Reflux is another term that seems to be ubiquitous when it comes to babies, and it's important to know what is really meant.
Gastro-oesophageal reflux (GOR), is the normal bringing up of milk after feeding. It occurs in around 40% of babies under 1 year old, and nearly all of them will grow out of it by their first birthday. It's thought that it may have a protective effect for the baby, coating their oesophagus and preventing overfeeding. If your baby is otherwise happy, gaining weight as expected, and the milk is not a weird colour like green or red when it comes back, then it's not a problem, other than the extra laundry that it might cause. It can often be improved by tweaking the feeding technique, minimising time in squashed sitting positions like in the car seat, and keeping baby upright as much as possible.
Gastro-oesophageal reflux disease (GORD) is a different condition, which may require medical treatment. A baby suffering from GORD may exhibit symptoms including:
- unexplained crying
- feeding refusal
- choking or gagging when feeding
- poor weight gain
- projectile vomiting
- vomiting blood or bile
If your baby has these symptoms, a trip to the GP is in order, and the first step should be assessing the feeding. If you're breastfeeding, this should be with a trained breastfeeding counsellor or lactation consultant, although unfortunately this often doesn't happen. If initial changes to the feeding don't help then some medication might be needed.
Sometimes babies can exhibit these symptoms but without vomiting, which is known as silent reflux.
It's important to note that reflux is often a symptom of something else, rather than a diagnosis in itself, so it is important to look at feeding as starting point for improvement.
Lack of responsiveness
Sometimes, all your baby wants is a cuddle! And that's ok! I cannot stress enough, that YOU CANNOT SPOIL A BABY. Let me say that again: YOU CANNOT SPOIL A BABY. Sometimes, they just need to know that you're still there, or they need you to change their nappy, feed them or just hang out. If you feel that you're having trouble responding to your baby, or boding with them, consider the possibility of postnatal depression, or some unresolved trauma from your birth or feeding experiences, and seek help.
Babies generally have poor circulation, which means their hands and feet are often cold, and they end up being overdressed. A more accurate indicator of their temperature is to feel their tummy. Consider how many layers you're wearing and then perhaps add one for your baby. Don't forget, that a sling also counts as a layer! Most people have a tendency to overdress babies rather than underdress, but that can happen too. Keep an eye on their temperature when sleeping as well; an ideal room temperature for sleeping is considered to be between 18-21 degrees C. If you bedshare, your baby will also gain a lot of warmth from your body so might need a bit less.
Having a wet or dirty nappy can make some babies unhappy, and who can blame them? It's never a bad idea to check of you can't work out what's wrong, especially if it's been a couple of hours since the last change.
Babies can be easily overstimulated. In general, the younger the baby, the faster this will happen. Here, we're looking out for body language such as breaking eye contact, looking away, jerky body movements and unhappy noises. When these things start, your baby is indicating that they need a little break.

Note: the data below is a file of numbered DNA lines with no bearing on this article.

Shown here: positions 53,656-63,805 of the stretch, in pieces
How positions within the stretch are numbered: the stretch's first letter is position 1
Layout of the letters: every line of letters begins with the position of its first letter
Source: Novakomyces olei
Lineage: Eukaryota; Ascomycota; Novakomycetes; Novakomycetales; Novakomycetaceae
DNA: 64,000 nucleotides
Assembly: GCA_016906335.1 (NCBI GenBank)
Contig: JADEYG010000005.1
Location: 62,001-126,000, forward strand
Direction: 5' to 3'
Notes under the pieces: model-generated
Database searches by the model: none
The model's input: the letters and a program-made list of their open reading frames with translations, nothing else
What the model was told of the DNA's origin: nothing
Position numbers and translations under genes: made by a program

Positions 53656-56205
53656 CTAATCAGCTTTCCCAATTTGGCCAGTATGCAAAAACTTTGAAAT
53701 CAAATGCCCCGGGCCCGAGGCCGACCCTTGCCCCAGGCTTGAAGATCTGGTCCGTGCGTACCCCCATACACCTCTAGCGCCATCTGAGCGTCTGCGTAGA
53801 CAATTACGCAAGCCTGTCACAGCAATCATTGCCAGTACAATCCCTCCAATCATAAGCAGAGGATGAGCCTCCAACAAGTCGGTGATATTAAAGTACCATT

Equally though, babies can be bored! If they're awake and alert, this is an ideal time to do something with them. It doesn't have to be fancy; singing to them or engaging with some simple picture books will be enough.
"High needs baby"
Some babies, for whatever reason, do just seem to need more attention than others. Of course, they are all individuals, and adults are the same in that regard. Sometimes these are known as 'velcro babies' because they seem to need constant contact, even beyond the fourth trimester period. The first thing to remember is that these babies are not the way they are as a result of your parenting! You haven't done anything wrong, and you're not dong anything wrong by responding to their needs. Although it can be exhausting and intense, by responding to their needs you are helping them learn to trust you and develop independence at the pace they need.
Another rather overused term in my opinion! What is colic? Well nobody really knows. It's used to refer to unexplained crying in an otherwise healthy baby. The oft-quoted definition is the rule of 3: 3 or more hours of crying over 3 or more days over 3 or more weeks. The baby may also seem uncomfortable in the tummy, red in the face and clenching their fists. Most theories say that it's a result of gastric distress, but it's important to remember that it is a symptom NOT a diagnosis.
Firstly, have a look at the feeding (have we heard that before?). If you're breastfeeding, get some help to make sure the latch is the best it can be. If you have a fast let down, a laid back position can help, and keeping baby upright as much as you can during the day. Babywearing can be great for this. If you're bottle feeding (formula or breast milk), look up paced feeding. Try feeding baby little and often according to their cues. Baby massage can help too. There is little to no evidence to support use of colic products you can buy in the shops, or formulas that claim to help. The NHS does not recommend the use of "comfort" formulas or similar products. If your baby does seem to have colic, remember that it is not your fault, and get some support.
Responsive bottle feeding
High needs babies
Disclaimer: the information in this blog should not be taken as medical advice. If you have any concerns about your baby, you should always contact a medical professional such as your Health Visitor or GP.